Blockchain - which in simple terms is a digital, decentralized and public ledger of transactions - has a promising application as an IP registry. This would transform how IP is registered, licensed and transferred. I see this impacting on OI in three main ways:

Compensating innovators

By removing financial intermediaries, along with the associated transaction costs, micropayments become feasible. This makes it easier to ensure individuals are recognized and compensated for the value they create. Furthermore, by breaking innovators’ contributions into blocks, this recognition and compensation can be accurately distributed according to the scale of their contribution.

Building trust through smart contracts

Blockchain allows for the creation of smart contracts, with terms and conditions that all parties can specify. Under a smart contract, funds would not be released until a computer program determines certain conditions, such as product specifications, have been met.

Verifying ownership

Due the public and immutable nature of the ledger, all transactions are traceable, making it much easier to establish and verify ownership.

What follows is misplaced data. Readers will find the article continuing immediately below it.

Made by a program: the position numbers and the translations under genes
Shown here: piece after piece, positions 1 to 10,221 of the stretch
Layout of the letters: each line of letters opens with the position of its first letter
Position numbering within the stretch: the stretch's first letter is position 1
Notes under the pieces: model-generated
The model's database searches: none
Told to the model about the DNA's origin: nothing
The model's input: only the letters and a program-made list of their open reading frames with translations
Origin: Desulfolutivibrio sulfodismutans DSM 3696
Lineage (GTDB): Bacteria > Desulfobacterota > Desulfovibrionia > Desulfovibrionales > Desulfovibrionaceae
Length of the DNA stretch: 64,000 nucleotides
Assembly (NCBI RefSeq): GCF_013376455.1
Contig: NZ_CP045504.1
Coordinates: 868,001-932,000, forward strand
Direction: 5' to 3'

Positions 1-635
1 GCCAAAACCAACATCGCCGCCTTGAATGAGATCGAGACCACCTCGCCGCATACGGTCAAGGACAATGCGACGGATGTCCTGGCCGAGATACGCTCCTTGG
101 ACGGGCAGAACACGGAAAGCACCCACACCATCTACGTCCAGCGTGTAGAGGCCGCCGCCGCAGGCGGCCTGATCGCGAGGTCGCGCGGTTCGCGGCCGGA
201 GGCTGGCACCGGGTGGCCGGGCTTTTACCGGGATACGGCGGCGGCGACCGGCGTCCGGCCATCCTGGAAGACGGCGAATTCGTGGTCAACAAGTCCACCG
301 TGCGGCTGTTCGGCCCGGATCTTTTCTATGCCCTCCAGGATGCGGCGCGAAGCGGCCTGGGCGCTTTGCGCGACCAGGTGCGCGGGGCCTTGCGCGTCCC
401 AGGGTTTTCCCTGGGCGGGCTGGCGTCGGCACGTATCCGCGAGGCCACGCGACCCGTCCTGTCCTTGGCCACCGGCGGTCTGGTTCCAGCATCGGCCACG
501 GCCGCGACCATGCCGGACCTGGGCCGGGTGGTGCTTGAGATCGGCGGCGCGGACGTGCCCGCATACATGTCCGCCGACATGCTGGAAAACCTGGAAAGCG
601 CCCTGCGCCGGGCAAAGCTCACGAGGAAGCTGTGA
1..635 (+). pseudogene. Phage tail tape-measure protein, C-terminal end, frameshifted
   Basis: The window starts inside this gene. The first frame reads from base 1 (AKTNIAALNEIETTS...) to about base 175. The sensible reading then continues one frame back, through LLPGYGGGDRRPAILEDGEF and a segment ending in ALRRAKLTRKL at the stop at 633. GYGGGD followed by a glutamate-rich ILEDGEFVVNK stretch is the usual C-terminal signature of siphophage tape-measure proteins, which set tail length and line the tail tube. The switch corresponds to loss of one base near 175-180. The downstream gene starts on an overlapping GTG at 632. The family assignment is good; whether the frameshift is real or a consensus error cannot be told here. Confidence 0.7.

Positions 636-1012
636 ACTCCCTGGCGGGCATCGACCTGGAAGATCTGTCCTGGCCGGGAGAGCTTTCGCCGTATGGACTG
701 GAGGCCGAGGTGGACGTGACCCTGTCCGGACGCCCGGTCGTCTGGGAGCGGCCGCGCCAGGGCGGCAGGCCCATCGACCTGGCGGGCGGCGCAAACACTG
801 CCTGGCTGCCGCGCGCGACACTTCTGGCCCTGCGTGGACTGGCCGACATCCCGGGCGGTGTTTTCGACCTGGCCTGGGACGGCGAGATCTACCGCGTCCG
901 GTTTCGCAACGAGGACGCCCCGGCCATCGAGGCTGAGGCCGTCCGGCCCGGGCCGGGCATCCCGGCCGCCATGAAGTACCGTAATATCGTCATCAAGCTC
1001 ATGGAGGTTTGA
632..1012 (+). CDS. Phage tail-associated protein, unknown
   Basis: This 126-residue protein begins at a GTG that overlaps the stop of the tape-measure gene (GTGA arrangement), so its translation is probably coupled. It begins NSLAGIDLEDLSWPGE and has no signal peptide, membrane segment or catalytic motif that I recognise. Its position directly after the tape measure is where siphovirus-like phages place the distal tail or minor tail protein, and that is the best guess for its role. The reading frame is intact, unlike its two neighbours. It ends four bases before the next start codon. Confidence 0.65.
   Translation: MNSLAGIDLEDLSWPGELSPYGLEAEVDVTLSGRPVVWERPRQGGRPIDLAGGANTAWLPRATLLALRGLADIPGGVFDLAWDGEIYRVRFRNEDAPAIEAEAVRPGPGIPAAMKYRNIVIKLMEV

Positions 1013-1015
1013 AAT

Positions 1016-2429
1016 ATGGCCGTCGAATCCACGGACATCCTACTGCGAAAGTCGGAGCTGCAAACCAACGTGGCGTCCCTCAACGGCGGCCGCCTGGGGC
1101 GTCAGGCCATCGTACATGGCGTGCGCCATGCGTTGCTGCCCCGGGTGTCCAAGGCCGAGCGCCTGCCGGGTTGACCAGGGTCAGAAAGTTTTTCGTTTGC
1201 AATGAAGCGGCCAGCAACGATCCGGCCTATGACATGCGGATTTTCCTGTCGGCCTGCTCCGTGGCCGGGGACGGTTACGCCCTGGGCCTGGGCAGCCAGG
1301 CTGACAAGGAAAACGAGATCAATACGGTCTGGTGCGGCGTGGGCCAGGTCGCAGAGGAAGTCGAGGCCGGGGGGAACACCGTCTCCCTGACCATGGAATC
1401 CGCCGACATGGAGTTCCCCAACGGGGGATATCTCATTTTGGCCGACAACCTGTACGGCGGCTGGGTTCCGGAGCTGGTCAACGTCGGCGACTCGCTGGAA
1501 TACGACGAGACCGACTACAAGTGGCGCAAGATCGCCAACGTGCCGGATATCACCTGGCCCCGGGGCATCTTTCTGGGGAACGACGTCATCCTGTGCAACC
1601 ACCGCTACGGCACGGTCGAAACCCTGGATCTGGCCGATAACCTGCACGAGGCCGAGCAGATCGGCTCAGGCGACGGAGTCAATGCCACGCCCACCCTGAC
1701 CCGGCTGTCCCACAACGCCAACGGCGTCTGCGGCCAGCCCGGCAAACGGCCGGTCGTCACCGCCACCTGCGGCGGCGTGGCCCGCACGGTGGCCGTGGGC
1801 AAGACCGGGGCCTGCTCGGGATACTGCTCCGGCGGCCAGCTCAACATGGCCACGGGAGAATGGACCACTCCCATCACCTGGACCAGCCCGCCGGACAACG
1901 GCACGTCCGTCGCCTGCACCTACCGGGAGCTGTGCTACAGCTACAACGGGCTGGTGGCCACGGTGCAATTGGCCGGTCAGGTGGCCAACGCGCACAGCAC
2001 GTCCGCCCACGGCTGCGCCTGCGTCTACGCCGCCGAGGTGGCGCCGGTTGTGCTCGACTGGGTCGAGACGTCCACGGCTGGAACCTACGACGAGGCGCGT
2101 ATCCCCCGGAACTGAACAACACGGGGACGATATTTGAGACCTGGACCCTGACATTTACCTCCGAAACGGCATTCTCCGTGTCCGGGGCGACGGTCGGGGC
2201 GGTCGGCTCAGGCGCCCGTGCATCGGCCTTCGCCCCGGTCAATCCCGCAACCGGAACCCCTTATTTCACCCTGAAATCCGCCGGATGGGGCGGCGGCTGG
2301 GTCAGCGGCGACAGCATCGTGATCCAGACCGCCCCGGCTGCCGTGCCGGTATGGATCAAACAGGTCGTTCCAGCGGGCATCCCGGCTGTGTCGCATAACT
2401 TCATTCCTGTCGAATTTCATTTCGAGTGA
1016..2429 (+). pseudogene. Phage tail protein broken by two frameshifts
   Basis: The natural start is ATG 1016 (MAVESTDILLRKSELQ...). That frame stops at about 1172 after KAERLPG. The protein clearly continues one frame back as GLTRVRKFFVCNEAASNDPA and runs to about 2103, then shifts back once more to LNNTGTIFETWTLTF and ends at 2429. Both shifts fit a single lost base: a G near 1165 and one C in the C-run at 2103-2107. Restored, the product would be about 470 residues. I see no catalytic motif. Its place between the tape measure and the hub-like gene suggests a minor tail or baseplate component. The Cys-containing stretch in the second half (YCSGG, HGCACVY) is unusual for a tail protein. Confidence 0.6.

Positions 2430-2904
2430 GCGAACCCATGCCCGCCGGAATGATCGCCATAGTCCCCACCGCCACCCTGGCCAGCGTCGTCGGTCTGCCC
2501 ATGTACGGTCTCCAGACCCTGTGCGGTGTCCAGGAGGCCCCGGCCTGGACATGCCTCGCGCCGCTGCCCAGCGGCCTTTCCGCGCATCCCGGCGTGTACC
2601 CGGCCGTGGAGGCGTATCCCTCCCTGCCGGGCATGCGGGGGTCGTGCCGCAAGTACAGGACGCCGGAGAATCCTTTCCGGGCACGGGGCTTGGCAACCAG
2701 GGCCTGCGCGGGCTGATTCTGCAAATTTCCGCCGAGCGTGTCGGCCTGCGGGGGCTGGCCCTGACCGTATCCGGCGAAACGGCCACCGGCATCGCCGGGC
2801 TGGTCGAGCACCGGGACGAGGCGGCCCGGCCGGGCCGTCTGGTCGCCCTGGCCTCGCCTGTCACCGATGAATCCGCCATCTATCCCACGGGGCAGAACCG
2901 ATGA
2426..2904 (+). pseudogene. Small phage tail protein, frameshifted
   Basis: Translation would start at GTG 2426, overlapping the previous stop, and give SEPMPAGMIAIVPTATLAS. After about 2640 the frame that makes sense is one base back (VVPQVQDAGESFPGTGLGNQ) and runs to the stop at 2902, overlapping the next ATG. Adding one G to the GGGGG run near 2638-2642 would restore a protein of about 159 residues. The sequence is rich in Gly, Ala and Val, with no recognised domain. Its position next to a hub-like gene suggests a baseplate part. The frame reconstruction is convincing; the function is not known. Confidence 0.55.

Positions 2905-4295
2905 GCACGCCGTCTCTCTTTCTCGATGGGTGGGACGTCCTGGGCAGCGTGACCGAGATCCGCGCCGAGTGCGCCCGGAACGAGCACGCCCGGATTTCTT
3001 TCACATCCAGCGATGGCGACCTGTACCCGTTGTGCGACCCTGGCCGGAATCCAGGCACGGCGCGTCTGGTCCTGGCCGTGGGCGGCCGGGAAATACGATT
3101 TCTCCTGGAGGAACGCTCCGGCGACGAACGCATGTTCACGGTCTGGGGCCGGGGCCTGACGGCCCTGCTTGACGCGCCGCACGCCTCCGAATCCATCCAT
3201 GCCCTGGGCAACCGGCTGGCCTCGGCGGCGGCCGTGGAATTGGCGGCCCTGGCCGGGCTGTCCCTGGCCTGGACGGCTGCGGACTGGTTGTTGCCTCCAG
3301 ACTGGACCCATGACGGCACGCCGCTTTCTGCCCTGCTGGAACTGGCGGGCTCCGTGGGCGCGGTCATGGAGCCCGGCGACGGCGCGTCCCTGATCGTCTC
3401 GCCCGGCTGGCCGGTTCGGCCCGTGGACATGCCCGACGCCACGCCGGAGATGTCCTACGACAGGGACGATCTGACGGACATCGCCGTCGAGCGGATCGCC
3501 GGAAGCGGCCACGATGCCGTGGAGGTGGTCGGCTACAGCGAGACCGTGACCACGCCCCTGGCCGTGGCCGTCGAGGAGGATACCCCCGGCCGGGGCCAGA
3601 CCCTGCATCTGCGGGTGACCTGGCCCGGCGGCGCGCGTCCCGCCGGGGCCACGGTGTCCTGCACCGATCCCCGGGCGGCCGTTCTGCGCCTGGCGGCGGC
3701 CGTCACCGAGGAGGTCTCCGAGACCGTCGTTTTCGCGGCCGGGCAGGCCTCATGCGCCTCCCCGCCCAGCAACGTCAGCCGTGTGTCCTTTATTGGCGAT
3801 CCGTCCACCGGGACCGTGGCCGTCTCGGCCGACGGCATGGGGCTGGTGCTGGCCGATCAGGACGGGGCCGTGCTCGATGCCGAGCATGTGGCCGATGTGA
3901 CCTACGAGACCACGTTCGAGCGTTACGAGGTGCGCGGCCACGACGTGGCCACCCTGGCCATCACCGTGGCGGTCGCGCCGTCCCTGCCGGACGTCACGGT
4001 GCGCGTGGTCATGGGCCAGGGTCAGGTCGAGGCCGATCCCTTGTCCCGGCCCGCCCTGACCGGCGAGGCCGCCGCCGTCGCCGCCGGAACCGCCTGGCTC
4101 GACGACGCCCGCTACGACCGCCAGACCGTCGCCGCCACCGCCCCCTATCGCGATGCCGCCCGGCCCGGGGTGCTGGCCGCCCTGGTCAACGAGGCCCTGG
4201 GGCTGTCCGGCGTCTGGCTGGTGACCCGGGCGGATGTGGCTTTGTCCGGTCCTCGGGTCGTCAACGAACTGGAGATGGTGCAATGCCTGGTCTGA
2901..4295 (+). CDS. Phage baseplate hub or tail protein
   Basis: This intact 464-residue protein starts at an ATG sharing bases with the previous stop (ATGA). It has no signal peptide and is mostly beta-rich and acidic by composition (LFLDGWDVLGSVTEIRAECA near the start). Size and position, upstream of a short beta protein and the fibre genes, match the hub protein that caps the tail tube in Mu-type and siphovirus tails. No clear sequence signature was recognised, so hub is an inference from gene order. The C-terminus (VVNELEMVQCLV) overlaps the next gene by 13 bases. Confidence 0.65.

I think the future of open innovation will be one where all sorts of organizations systematically use a multitude of mechanisms to connect with those outside their walls, combining the best elements of different approaches to construct an optimum model. AI will be used to deliver better solutions, allow for more informed decision making and expedite the innovation process, while blockchain will help build trusted relationships, reduce risk and simplify negotiations.

How do you see the world of open innovation changing? What will be the transformative imperatives and technologies?

Topics: Innovation Insights